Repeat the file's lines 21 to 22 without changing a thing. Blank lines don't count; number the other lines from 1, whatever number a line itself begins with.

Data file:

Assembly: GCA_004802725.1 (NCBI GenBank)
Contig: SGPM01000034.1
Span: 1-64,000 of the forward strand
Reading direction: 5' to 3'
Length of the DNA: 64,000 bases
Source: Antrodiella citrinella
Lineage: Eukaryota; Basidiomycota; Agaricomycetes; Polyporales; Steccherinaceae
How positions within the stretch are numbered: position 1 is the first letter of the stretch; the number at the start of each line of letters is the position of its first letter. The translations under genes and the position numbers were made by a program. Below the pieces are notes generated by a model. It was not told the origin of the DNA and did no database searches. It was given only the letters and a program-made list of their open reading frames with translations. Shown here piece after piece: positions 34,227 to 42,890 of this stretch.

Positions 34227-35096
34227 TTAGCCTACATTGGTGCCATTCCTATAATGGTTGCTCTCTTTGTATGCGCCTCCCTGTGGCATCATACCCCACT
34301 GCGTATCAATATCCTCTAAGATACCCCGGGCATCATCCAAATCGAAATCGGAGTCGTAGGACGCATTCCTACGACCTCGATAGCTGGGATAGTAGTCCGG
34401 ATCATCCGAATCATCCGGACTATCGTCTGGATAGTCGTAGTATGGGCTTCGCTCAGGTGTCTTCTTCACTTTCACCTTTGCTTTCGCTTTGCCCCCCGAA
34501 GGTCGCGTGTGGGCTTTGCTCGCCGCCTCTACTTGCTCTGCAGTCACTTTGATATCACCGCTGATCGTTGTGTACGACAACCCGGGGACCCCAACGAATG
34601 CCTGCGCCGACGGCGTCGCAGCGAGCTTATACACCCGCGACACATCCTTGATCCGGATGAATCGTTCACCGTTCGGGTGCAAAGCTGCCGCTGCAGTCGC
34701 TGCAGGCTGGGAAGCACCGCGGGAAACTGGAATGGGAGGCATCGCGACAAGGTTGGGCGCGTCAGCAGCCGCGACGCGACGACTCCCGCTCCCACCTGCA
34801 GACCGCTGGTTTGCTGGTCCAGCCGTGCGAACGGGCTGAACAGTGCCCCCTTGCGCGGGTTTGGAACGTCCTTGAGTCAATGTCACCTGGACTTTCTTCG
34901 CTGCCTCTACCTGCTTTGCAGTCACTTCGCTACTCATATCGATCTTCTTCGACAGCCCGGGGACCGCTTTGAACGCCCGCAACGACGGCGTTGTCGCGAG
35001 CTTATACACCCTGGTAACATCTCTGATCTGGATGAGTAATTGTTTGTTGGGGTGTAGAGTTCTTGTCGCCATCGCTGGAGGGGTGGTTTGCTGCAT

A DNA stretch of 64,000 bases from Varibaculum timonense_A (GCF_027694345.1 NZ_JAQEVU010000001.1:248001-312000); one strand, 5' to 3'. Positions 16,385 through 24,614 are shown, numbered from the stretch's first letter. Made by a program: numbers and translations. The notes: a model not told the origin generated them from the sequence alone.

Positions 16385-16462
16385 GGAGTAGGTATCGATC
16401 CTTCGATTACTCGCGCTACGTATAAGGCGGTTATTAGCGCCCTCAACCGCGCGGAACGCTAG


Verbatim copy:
16385 GGAGTAGGTATCGATC
16401 CTTCGATTACTCGCGCTACGTATAAGGCGGTTATTAGCGCCCTCAACCGCGCGGAACGCTAG